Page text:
No wonder biblical commentators believe that the Gospel of John portrays Jesus as a cipher for Wisdom. God transcends solitary magnificence, transcends transcendence, even, for stuffy upper rooms, crisp roasted lamb, and barrels of cheap wine.

And that’s what Trinity Sunday is all about. The hypostatic union, the nature of natures, metaphors, similes, heresies – let’s leave all that aside and focus on this mind-blowing truth: that even as we poor, frightened, fragile creatures born from dust have sought to transcend our fleshiness through any means necessary, up to and including the eating of the one forbidden fruit in the whole garden, God is transcending perfection, transcending divinity, through the creation of something utterly unlike Godself; through freely offered invitation; through entering into time and flesh in Jesus; through the continued breathing of wisdom, truth, and love upon the earth; through the constant and evolving interaction with the cosmos. God in God’s infinite wisdom and recklessness sought to transcend omnipotence, and when that invitation was rejected, God, loving the world as recklessly as a child and as fearsomely as a parent, dug in deeper. God transcended transcendence to become immanent, and in resurrection gives us the power to transcend immanence and evanescence and become transcendent.

How can we possibly respond to such a momentous gift?

Well, in the spirit of that wild, untamed, and boundary-destroying love, in the spirit of the one who scatters our foolish boundaries like toy blocks and laughs with joy at the birth of stars, in the spirit of the one who is somehow three, I commend to all of you the following slightly edited piece of wisdom from Angel Silvermain Strange, a witch and friend of mine from my days in the Vancouver Goth scene:

“Love people unabashedly, without imposing expectations on their behavior, without the necessity of being loved in return, without the requirement of labels, with the joy of giving in your heart. Do it like a child would. Get raw. Be kind. Be unembarrassed. Forgive. Tell them you love them. Dig the **** in.”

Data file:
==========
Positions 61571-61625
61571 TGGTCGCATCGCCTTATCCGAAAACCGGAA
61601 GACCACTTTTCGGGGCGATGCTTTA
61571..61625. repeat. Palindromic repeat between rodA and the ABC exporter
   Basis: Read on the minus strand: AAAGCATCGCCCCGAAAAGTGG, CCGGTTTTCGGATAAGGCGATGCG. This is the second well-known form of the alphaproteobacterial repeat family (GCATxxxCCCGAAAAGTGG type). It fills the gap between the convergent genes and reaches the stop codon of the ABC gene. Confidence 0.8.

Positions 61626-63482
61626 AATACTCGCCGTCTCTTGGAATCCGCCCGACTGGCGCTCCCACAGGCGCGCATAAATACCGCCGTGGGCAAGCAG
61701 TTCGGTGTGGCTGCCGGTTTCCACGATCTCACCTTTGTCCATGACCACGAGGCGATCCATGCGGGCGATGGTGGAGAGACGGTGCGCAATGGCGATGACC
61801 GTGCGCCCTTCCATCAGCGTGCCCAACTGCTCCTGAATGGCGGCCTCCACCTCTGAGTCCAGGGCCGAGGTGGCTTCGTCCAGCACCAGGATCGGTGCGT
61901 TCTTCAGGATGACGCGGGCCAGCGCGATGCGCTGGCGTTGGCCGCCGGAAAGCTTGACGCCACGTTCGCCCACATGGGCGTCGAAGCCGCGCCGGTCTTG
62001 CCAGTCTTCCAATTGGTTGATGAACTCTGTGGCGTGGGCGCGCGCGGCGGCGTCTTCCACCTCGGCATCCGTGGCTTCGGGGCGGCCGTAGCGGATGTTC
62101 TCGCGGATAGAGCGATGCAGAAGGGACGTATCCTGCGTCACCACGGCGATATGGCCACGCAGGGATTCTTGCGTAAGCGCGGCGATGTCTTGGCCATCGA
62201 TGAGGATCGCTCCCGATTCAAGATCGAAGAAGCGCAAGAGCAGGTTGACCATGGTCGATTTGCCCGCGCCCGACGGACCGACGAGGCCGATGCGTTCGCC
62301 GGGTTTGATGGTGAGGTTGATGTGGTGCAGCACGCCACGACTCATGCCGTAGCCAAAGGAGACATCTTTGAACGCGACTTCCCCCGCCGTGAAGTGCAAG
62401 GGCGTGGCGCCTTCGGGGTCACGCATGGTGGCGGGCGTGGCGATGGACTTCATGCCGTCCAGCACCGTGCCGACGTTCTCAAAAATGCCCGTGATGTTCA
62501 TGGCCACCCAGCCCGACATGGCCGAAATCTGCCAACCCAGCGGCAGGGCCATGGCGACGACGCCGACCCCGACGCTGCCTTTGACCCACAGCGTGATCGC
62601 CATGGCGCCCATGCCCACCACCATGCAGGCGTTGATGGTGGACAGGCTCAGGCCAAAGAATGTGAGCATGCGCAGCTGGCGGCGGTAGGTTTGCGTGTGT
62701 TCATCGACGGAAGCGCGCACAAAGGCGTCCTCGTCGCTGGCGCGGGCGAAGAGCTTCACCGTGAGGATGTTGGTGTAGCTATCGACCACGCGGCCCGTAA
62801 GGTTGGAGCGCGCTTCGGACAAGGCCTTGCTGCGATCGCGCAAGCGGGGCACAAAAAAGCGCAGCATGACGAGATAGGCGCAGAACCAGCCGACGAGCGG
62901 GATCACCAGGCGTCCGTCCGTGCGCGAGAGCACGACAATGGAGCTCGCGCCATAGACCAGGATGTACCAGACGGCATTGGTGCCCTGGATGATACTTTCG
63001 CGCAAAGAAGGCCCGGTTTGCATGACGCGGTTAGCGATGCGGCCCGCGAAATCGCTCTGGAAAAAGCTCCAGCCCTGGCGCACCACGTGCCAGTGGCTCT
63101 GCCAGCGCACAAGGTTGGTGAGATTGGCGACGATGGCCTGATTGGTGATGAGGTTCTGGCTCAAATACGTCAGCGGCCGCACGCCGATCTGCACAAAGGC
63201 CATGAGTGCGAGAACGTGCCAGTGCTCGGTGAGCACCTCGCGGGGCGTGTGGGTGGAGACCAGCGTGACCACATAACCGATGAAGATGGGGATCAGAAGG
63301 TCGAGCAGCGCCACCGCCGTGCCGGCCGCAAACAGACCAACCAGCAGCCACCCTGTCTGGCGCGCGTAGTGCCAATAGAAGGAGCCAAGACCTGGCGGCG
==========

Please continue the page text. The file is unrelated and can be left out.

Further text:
“Ring them Bells,” (Sermon, May 11th, 2016)

Holy Father, protect them in your name that you have given me, so that they may be one, as we are one. 12While I was with them, I protected them in your name that you have given me. I guarded them, and not one of them was lost except the one destined to be lost, so that the scripture might be fulfilled. 13But now I am coming to you, and I speak these things in the world so that they may have my joy made complete in themselves. 14I have given them your word, and the world has hated them because they do not belong to the world, just as I do not belong to the world. 15I am not asking you to take them out of the world, but I ask you to protect them from the evil one. 16They do not belong to the world, just as I do not belong to the world. 17Sanctify them in the truth; your word is truth. 18As you have sent me into the world, so I have sent them into the world. 19And for their sakes I sanctify myself, so that they also may be sanctified in truth.

John 17:11b-19

Some of you may remember our Lenten Bible study in 2015, where I taught you about how the Gospel of John was written in code, and how in seminary we learned to spot the lines of code with the use of a bell, which we rang every time one of those code words came up.

Well, that’s not what I’m using this bell for today, mostly because this passage is so loaded that ringing it would leave us all with migraines. But I did want to talk about bells in general, and why I thought of them when I read this passage.